Isolation and microscopic study of leaf spot of chromolaena odorata (Siam Weed) caused by Phytophthora spp. from Tripura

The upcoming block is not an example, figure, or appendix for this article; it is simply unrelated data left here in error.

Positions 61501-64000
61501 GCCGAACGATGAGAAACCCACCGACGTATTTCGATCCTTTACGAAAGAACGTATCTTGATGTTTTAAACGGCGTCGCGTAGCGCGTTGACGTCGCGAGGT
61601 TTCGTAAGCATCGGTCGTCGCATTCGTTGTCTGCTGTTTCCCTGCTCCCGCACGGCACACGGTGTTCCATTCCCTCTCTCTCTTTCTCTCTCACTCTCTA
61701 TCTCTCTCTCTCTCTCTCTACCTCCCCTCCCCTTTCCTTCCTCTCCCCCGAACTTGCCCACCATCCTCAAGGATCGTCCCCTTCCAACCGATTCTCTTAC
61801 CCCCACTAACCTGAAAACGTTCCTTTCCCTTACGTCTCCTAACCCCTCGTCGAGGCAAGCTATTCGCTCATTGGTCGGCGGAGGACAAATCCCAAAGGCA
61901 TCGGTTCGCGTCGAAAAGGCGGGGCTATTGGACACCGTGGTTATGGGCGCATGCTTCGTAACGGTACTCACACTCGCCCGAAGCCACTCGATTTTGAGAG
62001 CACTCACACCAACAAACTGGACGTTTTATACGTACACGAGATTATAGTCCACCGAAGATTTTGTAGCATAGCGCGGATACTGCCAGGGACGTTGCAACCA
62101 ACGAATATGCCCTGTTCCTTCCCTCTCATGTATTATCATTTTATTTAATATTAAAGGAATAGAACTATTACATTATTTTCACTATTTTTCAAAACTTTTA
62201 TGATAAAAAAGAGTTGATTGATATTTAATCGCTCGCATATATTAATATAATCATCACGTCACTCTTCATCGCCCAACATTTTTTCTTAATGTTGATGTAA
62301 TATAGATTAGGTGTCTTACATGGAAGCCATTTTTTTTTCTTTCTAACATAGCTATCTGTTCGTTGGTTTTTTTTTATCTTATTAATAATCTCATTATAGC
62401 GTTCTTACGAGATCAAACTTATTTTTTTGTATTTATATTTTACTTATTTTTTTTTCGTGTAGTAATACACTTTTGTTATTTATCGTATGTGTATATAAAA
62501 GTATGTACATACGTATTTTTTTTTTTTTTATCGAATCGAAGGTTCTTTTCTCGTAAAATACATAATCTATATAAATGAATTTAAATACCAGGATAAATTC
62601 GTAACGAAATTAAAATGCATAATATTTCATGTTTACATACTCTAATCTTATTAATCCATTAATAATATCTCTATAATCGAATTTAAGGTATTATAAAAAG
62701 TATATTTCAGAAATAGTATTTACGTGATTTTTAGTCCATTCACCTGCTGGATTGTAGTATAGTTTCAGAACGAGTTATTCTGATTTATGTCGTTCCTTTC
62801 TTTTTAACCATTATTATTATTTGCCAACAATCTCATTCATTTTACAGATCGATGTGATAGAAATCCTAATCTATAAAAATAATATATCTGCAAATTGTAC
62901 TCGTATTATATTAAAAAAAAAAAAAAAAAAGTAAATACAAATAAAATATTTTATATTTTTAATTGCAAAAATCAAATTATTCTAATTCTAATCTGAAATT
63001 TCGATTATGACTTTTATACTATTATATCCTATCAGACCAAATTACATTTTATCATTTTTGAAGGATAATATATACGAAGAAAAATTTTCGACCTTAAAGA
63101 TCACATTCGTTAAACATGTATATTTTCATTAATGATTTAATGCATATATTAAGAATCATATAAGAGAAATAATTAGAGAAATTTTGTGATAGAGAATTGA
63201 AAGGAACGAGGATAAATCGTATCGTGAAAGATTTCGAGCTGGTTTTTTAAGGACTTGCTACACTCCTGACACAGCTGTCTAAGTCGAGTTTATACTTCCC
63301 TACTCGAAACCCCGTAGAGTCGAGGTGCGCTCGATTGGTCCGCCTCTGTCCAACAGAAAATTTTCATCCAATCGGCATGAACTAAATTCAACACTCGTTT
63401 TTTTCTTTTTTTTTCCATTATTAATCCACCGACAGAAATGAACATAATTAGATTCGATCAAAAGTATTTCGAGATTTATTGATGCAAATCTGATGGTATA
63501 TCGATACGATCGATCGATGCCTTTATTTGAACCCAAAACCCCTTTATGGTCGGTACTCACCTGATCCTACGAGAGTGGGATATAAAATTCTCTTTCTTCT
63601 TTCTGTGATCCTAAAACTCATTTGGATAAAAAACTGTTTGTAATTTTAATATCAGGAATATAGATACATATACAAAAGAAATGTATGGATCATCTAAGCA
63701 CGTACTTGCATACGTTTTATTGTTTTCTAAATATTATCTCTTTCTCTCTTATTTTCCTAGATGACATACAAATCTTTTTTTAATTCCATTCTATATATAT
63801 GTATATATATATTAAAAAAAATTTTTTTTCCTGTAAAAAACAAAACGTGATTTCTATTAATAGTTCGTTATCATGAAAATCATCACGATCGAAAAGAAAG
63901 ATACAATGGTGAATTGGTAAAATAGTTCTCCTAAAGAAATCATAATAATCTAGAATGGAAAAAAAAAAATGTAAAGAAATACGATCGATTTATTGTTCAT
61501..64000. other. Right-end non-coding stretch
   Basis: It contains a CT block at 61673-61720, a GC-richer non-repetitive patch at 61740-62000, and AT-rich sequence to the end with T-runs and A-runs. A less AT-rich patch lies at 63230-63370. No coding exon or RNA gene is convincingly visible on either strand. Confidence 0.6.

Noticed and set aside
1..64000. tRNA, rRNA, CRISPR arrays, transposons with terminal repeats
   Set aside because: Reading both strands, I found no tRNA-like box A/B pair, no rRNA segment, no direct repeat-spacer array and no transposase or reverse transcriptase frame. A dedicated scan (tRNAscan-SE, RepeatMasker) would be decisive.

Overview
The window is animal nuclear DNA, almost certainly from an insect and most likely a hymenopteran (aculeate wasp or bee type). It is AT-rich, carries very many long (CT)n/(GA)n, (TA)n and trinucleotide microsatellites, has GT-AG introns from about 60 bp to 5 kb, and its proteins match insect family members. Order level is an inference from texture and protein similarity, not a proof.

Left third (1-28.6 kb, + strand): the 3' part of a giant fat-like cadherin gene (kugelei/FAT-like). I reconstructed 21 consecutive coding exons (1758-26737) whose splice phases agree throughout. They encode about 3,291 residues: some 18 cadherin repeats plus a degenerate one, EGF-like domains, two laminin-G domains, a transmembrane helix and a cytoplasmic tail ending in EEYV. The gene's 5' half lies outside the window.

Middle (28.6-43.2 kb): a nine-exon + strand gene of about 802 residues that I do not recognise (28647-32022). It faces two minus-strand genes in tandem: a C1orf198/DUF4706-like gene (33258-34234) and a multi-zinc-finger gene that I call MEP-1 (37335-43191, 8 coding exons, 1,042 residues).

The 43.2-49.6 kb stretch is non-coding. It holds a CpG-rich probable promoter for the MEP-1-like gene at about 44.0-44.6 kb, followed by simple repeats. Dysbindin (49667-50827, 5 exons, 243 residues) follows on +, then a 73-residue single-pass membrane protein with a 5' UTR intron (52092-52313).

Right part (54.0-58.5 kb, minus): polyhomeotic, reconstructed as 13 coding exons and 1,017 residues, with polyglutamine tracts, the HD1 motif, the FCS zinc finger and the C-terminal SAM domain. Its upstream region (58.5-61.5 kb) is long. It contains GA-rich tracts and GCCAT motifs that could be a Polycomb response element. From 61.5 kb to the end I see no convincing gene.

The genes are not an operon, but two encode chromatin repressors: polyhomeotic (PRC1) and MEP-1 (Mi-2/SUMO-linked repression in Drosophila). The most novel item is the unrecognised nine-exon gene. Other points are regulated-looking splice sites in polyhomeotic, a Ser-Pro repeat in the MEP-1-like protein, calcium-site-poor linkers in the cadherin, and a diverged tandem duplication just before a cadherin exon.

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To explore bio-control options available for management of Siam weed, a survey was conducted during the year 2017-18 and 2018-19 in different districts of Tripura, India. During survey, symptoms of leaf blight were observed on leaves of Siam weed. Fungi isolated from infected sample on PDA media shows slow growth covering whole petri plate within 10 days. During incubation period fungal sporulation increases with increase in growth period. Identification of suspected causal agent was Phytophthora which was confirmed based on the morphology. Culture colonies of Phytophthora produce coenocytic hyphae, unbranched sporangiophores, ovoid or subglobose to globose hyphal swellings with an average diameter of 18.6 ± 6.5 μm. Pathogenicity tests were carried out for further confirmation. Based on morphological features, the fungus on Siam weed was identified as Phytophthora spp. Based on available reviews, this is the first incidence of report of Phytophthora spp. from Tripura under the family Asteraceae, causing Leaf blight on Siam weed. Int.J.Curr.Microbiol.App.Sci (2019) 8(4): 2323-2327 International Journal of Current Microbiology and Applied Sciences ISSN: 2319-7706 Volume Number 04 (2019) Journal homepage: http://www.ijcmas.com Original Research Article https://doi.org/10.20546/ijcmas.2019.804.271 Isolation and Microscopic Study of Leaf Spot of Chromolaena odorata (Siam Weed) caused by Phytophthora spp from Tripura Durga Prasad Awasthi1 and Sumen Kapali2* Department of Plant Pathology, College of Agriculture, Tripura, India Vocational Education Teacher (Agriculture), SIBIN Group, Kamalghat Higher Secondary School, India *Corresponding author ABSTRACT Keywords Asteraceae, Sporangia, Sporangiophores, Monochasium, Dichasium Article Info Accepted: 17 March 2019 Available Online: 10 April 2019 To explore bio-control options available for management of Siam weed, a survey was conducted during the year 2017-18 and 2018-19 in different districts of Tripura, India During survey, symptoms of leaf blight were observed on leaves of Siam weed Fungi isolated from infected sample on PDA media shows slow growth covering whole petri plate within 10 days During incubation period fungal sporulation increases with increase in growth period Identification of suspected causal agent was Phytophthora which was confirmed based on the morphology Culture colonies of Phytophthora produce coenocytic hyphae, unbranched sporangiophores, ovoid or subglobose to globose hyphal swellings with an average diameter of 18.6 ± 6.5 μm Pathogenicity tests were carried out for further confirmation Based on morphological features, the fungus on Siam weed was identified as Phytophthora spp Based on available reviews, this is the first incidence of report of Phytophthora spp from Tripura under the family Asteraceae, causing Leaf blight on Siam weed Introduction Siam weed (Chromolaena odorata & C squalida), looks similar to Blue top or Billy goat weed (Ageratum spp.), mature plants have a growth habit similar to Lantana (Lantana camara) Chromolaena odorata has become one of the worst terrestrial invasive plants in the humid tropics and northeastern India (Waterhouse, 1994) It contains very high nitrate levels and may also cause skin complaints and asthma in allergy-prone people (Prasad et al., 2005, Koutika et al., 2010) To explore bio-control options available for its management a survey was conducted during the year 2017-18 and 2018-19 in different districts of Tripura The present study revealed incidence and occurrence of Phytophthora species causing leaf spot of Siam weed under Agro-climatic condition of Tripura 2323 Int.J.Curr.Microbiol.App.Sci (2019) 8(4): 2323-2327 Materials and Methods During the year 2017-18 and 2018-19, a routine survey on plants of Siam weed was conducted in the different Districts of Tripura, India namely, Gomati, Siphahijala, Khowai, west, South, Dhalai, Unokoti, and North Tripura In vivo observation of disease symptoms were carried out, time of occurrence of disease, plant part affected and development process was recorded at regular interval Samples were brought into the laboratory and compared with standard Disease Atlas and Books Pathogen concern is isolated aseptically in Potato Dextrose Agar (PDA) slants Before isolation small bits from the diseased plant parts were cut and washed in running tap water followed by washing in distilled water The washed samples were then dipped in 0.1% HgCl2 (Mercuric Chloride) solution for 30 to 45 seconds for surface sterilization and then washed in sterile distilled water The PDA slants were then incubated at 28  1C in B.O.D incubator for 14 days Further sub culturing was carried out by taking mm discs The isolated fungus was inoculated into healthy plants grown in pots for confirmation of Koch postulates Leaves sample and isolated fungi were mounted in Canada balsam and stained with cotton blue For taxonomic identification, the morphology of obtained isolates was examined at 10 X, 40 X and 100 X magnifications Colony growth patterns were examined at incubating the pathogen for one week at 20 ◦C in the dark on agar media Results and Discussion In vivo observation of affected leaves initially show small dark spots which enlarge rapidly and turn purplish brown at the margins and tips of the leaf (Fig 1) As the disease progresses, the lesions (mostly along the leaf margin) continue to expand and frequently coalesce The boundary between the healthy and diseased tissues is usually indistinct and smooth The morphology of Phytophthora spp was examined at 10 X, 40 X and 100 X magnifications using a light microscope, the result revealed that the sexual morph of this fungus was absent Culture colonies of Phytophthora isolates on the PDA medium (Fig 2) shows creamy white, wooly slow growth fungi At initial level Primary hyphae grows slowly often branching in a mono- or dichasium with the mother hypha ending in a short protruding tip largely submerged with limited felty aerial mycelium ( Fig and 4) Initially, Sporangia were not observed on solid agar but are produced abundantly after 24 hours in the same agar plate, borne terminally on unbranched sporangiophores, non-caducous, and papillate (Fig and 6), ovoid or subglobose to globose and irregular hyphal swellings (Fig and ) with an average diameter of 18.6 ± 6.5 μm produced abundantly Chlamydospores were not observed The morphological and microscopic study confirms the asexual morph of Phytophthora spp as causal organisum of leaf spot of Siam weed The pathogen is readily identified as an asexual morph of the genus Phytophthora which are according to the findings of Andre and Sendall, 2001; Goheen et al., 2007; Latham et al., 2015) In future course of study molecular sequence analyses need to be taken up for further confirmation In the pathogenicity test, inoculated leaves developed leaf spots symptoms 10 days after inoculation, where the control leaves remained healthy The fungus present on the inoculated leaves was morphologically identical to that originally observed on disease plants Although no prominent report so far has been recorded about the incidence of Phytophthora in Siam weed from Tripura The Siam weed belongs to the family Asteraceae it includes Aster, Dahlia, Marigold, Safflower, 2324 Int.J.Curr.Microbiol.App.Sci (2019) 8(4): 2323-2327 Sunflower, Stevia, Znnia etc Phytophthora Susceptible hosts includes the members of the Asteraceae, Ranunculaceae, Lamiaceae, Rhamnaceae, Phrymaceae, Rosaceae, and Verbenaceae plant families (Latham et al., 2015) Chromolaena odorata belongs to the Asteraceae (Compositae), a large, welldefined and highly evolved family (Toelken, 1983; Bremer, 1994; APG II, 2003) (Table 1) Table.1 In vivo observation of disease symptoms, time of occurrence of disease, plant part affected and pathogen stages recorded Sl.No Plant Part affected Leaves Stems (above ground) Visibility of the symptoms Usually visible to the naked eye Usually visible to the naked eye Time of Occurrence June-February Fig.1 1.Phytophthora infected Siam Weed, Culture of Phytophthora on PDA, 4., Hyphae initially with slow growth branching with the hypha ending in a short protruding tip (10 X), 5., 6., Sporangia terminally on unbranched sporangiophores, non-caducous, and non-papillate (40 X), 7., 8., Sporangia ovoid or subglobose to globose or Non papilate (100 X) 2325 Int.J.Curr.Microbiol.App.Sci (2019) 8(4): 2323-2327 Siam weed mainly of the tropics and subtropics, many of the countries in which it is a problem not have the resources to implement comprehensive control programs using conventional methods Consequently, biological control has become an important management tool (Boller et al., 2006) Research into the potential of biological control for C odorata through Phytophthora presumably used as a biological agent to keep it under control clues for identification Chlamydospores were not observed Sporangia are borne terminally on unbranched sporangiophores, noncaducous, papillate, ovoid, subglobose to globose with irregular hyphal swellings having average diameter of 18.6 ± 6.5 μm This confirmed the fungi as asexual morph of Phytophthora spp having high potential for exploring it as bio-control agent against Siam weed management References In conclusion, the pathogen produced purplish-brown, blackish water soaked lesions seen on margin of the leaves Sporulation in Phytophthora cultures provides important Boller, E F., van Lanteren, J C and Delucchi, V (2006) International Organization for Biological Control of 2326 Int.J.Curr.Microbiol.App.Sci (2019) 8(4): 2323-2327 Noxious Animals and Plants History of the First 50 Years (1956–2006) IOBC, Zurich, Switzerland, Pp 275 Bremer, K (1994) Asteraceae – Cladistics and Classification Portland, OR: Timber Press APG II (2003) An update of the Angiosperm Phylogeny Group classification for the orders and families of flowering plants: APG II Botanical Journal of the Linnean Society, 141, 399–436 Drenth, A., and Sendall, B., (2001) Practical guide to detection and identification of Phytophthora, CRC for Tropical Plant Protection Brisbane Australia Goheen, E M and Frankel, S J., (2007) Phytophthoras in Forests and Natural Ecosystems, Proceedings of the Fourth Meeting of the International Union of Forest Research Organizations (IUFRO) Working Party, Monterey, California Koutika, L., Rainey, S H.J (2010) Chromolaena odorata in different ecosystems: weed or fallow plant Applied Ecology and Environmental Research 8(2): 131-142 Latham, R., Blomquist, S., Swiecki,C.L and Bernhardt, E (2015) Phytophthora tentaculata Forest Phytophthoras 5(1) Prasad, Narayana, S., Jayakumar, K., Srikanth, K.G., (2005) Phytochemical Analysis of Toxic Plant Chromolaena odorata (Eupatorium odoratum) Journal of the Indian Society of Toxicology, 1:1 Toelken, H R (1983) Compositae In Flowering Plants in Australia, ed B D Morley and H R Toelken Adelaide, Australia: Rigby, Pp 300–314 Waterhouse, D F (1994b) Biological Control of Weeds: Southeast Asian Prospects ACIAR Monograph, 26: 1– 302 How to cite this article: Durga Prasad Awasthi and Sumen Kapali 2019 Isolation and Microscopic Study of Leaf Spot of Chromolaena odorata (Siam Weed) caused by Phytophthora spp from Tripura Int.J.Curr.Microbiol.App.Sci 8(04): 2323-2327 doi: https://doi.org/10.20546/ijcmas.2019.804.271 2327 ... Durga Prasad Awasthi and Sumen Kapali 2019 Isolation and Microscopic Study of Leaf Spot of Chromolaena odorata (Siam Weed) caused by Phytophthora spp from Tripura Int.J.Curr.Microbiol.App.Sci 8(04):... morphological and microscopic study confirms the asexual morph of Phytophthora spp as causal organisum of leaf spot of Siam weed The pathogen is readily identified as an asexual morph of the genus Phytophthora. .. dark spots which enlarge rapidly and turn purplish brown at the margins and tips of the leaf (Fig 1) As the disease progresses, the lesions (mostly along the leaf margin) continue to expand and